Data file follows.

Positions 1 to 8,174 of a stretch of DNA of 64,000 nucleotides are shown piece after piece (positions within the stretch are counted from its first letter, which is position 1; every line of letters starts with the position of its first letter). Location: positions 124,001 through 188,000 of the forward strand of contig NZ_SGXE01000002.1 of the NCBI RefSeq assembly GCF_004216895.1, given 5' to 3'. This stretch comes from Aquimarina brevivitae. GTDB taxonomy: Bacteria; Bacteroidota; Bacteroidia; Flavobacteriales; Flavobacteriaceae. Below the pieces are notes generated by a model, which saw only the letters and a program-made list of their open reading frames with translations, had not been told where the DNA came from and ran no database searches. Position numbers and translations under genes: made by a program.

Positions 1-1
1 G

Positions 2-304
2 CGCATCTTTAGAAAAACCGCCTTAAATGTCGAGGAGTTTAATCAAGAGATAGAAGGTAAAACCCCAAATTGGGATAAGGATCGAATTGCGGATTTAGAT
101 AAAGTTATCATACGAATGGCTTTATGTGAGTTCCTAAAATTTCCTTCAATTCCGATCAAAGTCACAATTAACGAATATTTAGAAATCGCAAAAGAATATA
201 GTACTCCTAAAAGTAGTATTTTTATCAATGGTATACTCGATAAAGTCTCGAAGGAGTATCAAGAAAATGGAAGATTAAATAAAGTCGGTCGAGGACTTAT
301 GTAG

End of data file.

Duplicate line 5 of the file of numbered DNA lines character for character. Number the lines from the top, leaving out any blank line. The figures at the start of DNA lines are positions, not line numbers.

2 CGCATCTTTAGAAAAACCGCCTTAAATGTCGAGGAGTTTAATCAAGAGATAGAAGGTAAAACCCCAAATTGGGATAAGGATCGAATTGCGGATTTAGAT